Since Layer Effects were first introduced in Photoshop—I think in version 6—their relationship to the layer they're affecting has always confused me.
For example, as soon as you apply an effect like a Drop Shadow or Bevel and Emboss, the effect is married to that layer alone. You can't select a second layer and say, "Hey, do it to this layer too.
Instead, you have to right-click on the Layer Effect, choose Copy Layer Style, then right-click on the second layer and choose Paste Layer Style.
Okay, they're married. A team. Understandable.
But when you scale a layer (Edit -> Transform -> Scale or Edit -> Free Transform), only the original contents scale, not the Layer Effects you've applied. If you scale a layer down to a tenth of its original size, its original Drop Shadow layer effect ends up looking enormous. Why is that? I thought they were a couple.
Here are a couple ways you can scale your Layer Effects to match the scale of the layer they're affecting.
It's easy to miss, but there is a "Scale Effects" command in Photoshop. You can find it by right-clicking on the Layer Effects dropdown menu next to the layer in question, or from the Layers menu itself (Layers -> Layer Styles -> Scale Effects).
Choose the command to get a simple dialog with a percentage slider and a Preview checkbox. Use the slider or type in a number in the percentage field and you can see your layer effects grow or shrink appropriately, while the layer content itself remains the same size. In other words, the opposite of what I described above.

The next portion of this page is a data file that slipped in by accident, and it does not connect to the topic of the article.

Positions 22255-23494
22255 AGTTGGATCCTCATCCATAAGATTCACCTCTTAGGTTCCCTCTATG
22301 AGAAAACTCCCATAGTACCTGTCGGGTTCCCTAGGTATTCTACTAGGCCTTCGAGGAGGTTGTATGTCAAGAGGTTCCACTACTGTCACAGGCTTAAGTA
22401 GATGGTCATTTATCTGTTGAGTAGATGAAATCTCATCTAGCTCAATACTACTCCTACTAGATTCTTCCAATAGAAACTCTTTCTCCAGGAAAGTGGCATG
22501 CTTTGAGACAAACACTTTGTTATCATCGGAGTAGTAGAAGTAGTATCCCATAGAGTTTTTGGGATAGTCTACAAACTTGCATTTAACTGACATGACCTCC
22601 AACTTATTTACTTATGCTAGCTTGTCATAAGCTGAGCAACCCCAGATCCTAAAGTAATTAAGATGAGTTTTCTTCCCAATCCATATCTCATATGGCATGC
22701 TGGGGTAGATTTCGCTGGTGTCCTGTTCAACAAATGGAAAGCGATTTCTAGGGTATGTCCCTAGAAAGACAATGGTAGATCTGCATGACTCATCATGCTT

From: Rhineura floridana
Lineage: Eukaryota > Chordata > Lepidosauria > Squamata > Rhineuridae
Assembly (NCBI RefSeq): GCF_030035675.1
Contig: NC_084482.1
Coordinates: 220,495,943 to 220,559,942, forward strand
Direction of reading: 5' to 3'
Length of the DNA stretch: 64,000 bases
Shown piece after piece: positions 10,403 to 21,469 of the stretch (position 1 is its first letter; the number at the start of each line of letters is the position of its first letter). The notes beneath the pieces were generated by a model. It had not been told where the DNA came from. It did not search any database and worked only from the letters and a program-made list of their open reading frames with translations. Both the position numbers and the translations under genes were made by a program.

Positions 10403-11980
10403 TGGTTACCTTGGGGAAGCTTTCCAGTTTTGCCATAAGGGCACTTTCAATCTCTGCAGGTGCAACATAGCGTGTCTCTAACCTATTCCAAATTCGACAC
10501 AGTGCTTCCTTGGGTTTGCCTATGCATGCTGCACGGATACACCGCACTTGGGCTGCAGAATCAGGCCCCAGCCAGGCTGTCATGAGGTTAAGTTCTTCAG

If you've applied more than one Layer Effect to the layer and choose Scale Effects, all the effects scale as a group. You can't single one out for special treatment.
I normally do this by eyeball, but Shangara Singh, ever-so-helpful Photoshop pro, provided a nifty tip on the Photoshop listserv recently: When you scale a layer, the Options bar across the top of your monitor gives you a readout of the amount of scaling you're applying. It goes away as soon as you confirm the Scale transform, so keep an eye on it and memorize it.
Enter that same number in the Scale Effects dialog to get the layer effects to match.
Lift and Separate
If you're positive that the Layer Effects you've applied are final — that you'll never need to edit their settings — you can separate them out as actual layers, and link them to the layer they used to affect.
As you know, linked layers transform in tandem. Select the artwork layer, scale it, and the others (the linked effect layers) go along for the ride.
To convert Layer Effects to regular layers, right-click on the layer effect dropdown menu and choose Create Layer, or go to Layers -> Layer Styles -> Create Layer.
Depending on the kind of Layer Effects you applied, your results may not perfectly match; but Drop Shadows are usually not a problem. Some of the effects get converted to grouped ("clipping mask") layers so they work correctly.
To link the original layer content with its emancipated layer effects, click in the empty box to the left of each layer you want to add to the link group. You'll see a little chain icon appear in the box when it's linked.
Now you can choose any of the linked layers, and when you scale it, the others scale along with it.